During the spectacular opening ceremonies of the PyeongChang Games on Friday night, an NBC commentator opened his mouth and uttered a sentence that demonstrates the danger of oversimplification of history, politics and culture.The analyst, Joshua Cooper Ramo, noted that Japanese Prime Minister Shinzo Abe was in attendance and explained that Japan "occupied Korea from 1910 to 1945, but every Korean will tell you that Japan is a cultural, technological and economic example that has been so...
Luge. Biathlon. Ski jumping. Curling. Snow-boarding.These are made-up sports, and that's part of their appeal.While the Summer Olympics has its traditional staples — track and field, basketball, wrestling — Winter Olympics events have the feel of sports that were cobbled together based on what was on hand at the moment. Hockey might seem like something of a traditional team sport, but it's easy to imagine the sport's simplistic roots.
I've heard Carl Erskine and Johnny Wilson speak publicly dozens of times, I own copies of their books, and even helped produce the DVD, "Legends of Anderson: Carl Erskine and Johnny Wilson" wherein former Herald Bulletin sportswriter Rick Teverbaugh interviews them about their relationship and their lives.After all of this, I can never get enough of their inspiring story.
Muck Rack makes it simple to find people, tweets, or articles that mention any name, keyword, company, hashtag etc. We've compiled this guide to help you make the most of your search.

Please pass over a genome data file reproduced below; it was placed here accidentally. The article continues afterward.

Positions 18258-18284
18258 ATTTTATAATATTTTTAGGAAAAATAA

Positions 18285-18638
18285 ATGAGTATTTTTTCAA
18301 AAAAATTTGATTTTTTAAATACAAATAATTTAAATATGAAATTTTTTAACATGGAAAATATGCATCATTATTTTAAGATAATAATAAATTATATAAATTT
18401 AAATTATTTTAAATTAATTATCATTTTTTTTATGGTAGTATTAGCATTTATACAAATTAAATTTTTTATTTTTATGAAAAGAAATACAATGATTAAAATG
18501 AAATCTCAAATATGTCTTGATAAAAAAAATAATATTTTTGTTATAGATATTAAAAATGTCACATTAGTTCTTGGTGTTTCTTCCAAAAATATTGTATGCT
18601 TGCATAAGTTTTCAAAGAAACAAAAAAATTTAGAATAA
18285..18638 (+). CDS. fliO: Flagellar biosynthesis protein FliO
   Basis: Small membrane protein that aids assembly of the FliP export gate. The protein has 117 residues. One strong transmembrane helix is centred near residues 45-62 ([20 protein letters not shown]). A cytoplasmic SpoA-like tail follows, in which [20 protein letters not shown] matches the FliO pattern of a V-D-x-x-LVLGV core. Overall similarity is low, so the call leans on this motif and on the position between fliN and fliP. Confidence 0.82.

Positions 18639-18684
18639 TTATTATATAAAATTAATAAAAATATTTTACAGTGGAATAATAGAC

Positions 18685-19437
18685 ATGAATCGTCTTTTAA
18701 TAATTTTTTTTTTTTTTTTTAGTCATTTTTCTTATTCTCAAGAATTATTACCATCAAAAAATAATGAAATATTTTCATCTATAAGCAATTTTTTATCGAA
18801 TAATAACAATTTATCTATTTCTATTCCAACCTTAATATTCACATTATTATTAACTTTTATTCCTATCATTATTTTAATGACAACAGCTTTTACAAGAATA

Selecting a term
Start searching tweets, articles from media outlets, articles mentioned in tweets, journalists'
names, titles and bios with some suggested searches:
Companies or Topics (e.g. iPhone, Microsoft)
Phrases (e.g. "cloud computing") — use quotes to keep the terms together
Twitter handles (e.g. @username) — returns those who have mentioned or replied to
Names (e.g. "David Pogue")
Hashtags (e.g. #sxsw, #london2012)
Bio details (e.g. vegan, Olympics, father)
Muck Rack's Advanced Search allows for many boolean operators.
Find results that mention multiple specified terms, use AND or
+. For example, ensure each result contains both Elon Musk and Mark Zuckerberg by
searching Musk AND Zuckerberg or Musk + Zuckerberg.
Use the operators OR or , to broaden your search when you'd like either of
multiple terms to appear in results. (This is the default behavior of our search when no operators
are used). For example, results will contain either cake or cookie by searching cake OR cookie or cake,cookie
Use NOT or - to subtract results from your search. For
example, searching Disney will yield results about the Walt Disney Company as well as Walt Disney
World Resort. To exclude mentions of Disney World, search for Disney -World or Disney
When using one of these operators with a phrase, enclose it in quotation marks. For example, you can
find results about smartphones excluding Apple's iPhone 4S by searching smartphone -"iPhone
Exact case matching or punctuation
If you're searching for a brand name or keyword that relies on specific punctuation marks or capitalization, you can
find results that match your exact query by adding matchcase: before the keyword you're searching for, like matchcase:E*TRADE .
Use parentheses to separate multiple
boolean phrases. For example, to find journalists talking about having fun in Disney World or
Disneyland, search for ("disney world" OR disneyland) AND fun.
An asterisk can be used to search for any variation of a root word truncated by the asterisk. For example, searching for admin* will return results for administrator, administration, administer, administered, etc.
A near operator is an AND operator where you can control the distance between the words. You can vary the distance the near operation uses by adding a forward slash and number (between 0-99) such as strawberries NEAR/10 "whipped cream", which means the strawberries must exist within 10 words of "whipped cream".